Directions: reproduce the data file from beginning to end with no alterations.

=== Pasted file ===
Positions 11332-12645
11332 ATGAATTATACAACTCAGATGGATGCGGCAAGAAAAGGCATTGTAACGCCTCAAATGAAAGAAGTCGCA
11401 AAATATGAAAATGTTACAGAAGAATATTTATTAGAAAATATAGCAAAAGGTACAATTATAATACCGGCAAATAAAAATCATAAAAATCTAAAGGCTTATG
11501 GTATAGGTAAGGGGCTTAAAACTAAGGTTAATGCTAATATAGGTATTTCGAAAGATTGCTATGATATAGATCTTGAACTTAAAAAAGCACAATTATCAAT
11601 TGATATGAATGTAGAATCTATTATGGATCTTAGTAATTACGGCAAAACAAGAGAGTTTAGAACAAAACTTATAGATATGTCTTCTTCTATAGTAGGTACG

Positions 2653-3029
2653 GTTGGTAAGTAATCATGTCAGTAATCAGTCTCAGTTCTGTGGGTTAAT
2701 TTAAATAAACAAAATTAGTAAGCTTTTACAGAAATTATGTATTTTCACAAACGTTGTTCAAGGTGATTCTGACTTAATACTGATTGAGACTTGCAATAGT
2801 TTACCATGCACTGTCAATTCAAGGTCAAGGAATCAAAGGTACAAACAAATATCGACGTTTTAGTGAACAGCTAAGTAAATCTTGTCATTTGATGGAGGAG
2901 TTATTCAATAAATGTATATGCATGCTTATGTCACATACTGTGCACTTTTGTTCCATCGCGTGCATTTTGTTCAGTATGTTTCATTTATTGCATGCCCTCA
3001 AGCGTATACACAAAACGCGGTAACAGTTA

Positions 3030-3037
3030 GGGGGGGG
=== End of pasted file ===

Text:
Positions 11332-12645
11332 ATGAATTATACAACTCAGATGGATGCGGCAAGAAAAGGCATTGTAACGCCTCAAATGAAAGAAGTCGCA
11401 AAATATGAAAATGTTACAGAAGAATATTTATTAGAAAATATAGCAAAAGGTACAATTATAATACCGGCAAATAAAAATCATAAAAATCTAAAGGCTTATG
11501 GTATAGGTAAGGGGCTTAAAACTAAGGTTAATGCTAATATAGGTATTTCGAAAGATTGCTATGATATAGATCTTGAACTTAAAAAAGCACAATTATCAAT
11601 TGATATGAATGTAGAATCTATTATGGATCTTAGTAATTACGGCAAAACAAGAGAGTTTAGAACAAAACTTATAGATATGTCTTCTTCTATAGTAGGTACG

Positions 2653-3029
2653 GTTGGTAAGTAATCATGTCAGTAATCAGTCTCAGTTCTGTGGGTTAAT
2701 TTAAATAAACAAAATTAGTAAGCTTTTACAGAAATTATGTATTTTCACAAACGTTGTTCAAGGTGATTCTGACTTAATACTGATTGAGACTTGCAATAGT
2801 TTACCATGCACTGTCAATTCAAGGTCAAGGAATCAAAGGTACAAACAAATATCGACGTTTTAGTGAACAGCTAAGTAAATCTTGTCATTTGATGGAGGAG
2901 TTATTCAATAAATGTATATGCATGCTTATGTCACATACTGTGCACTTTTGTTCCATCGCGTGCATTTTGTTCAGTATGTTTCATTTATTGCATGCCCTCA
3001 AGCGTATACACAAAACGCGGTAACAGTTA

Positions 3030-3037
3030 GGGGGGGG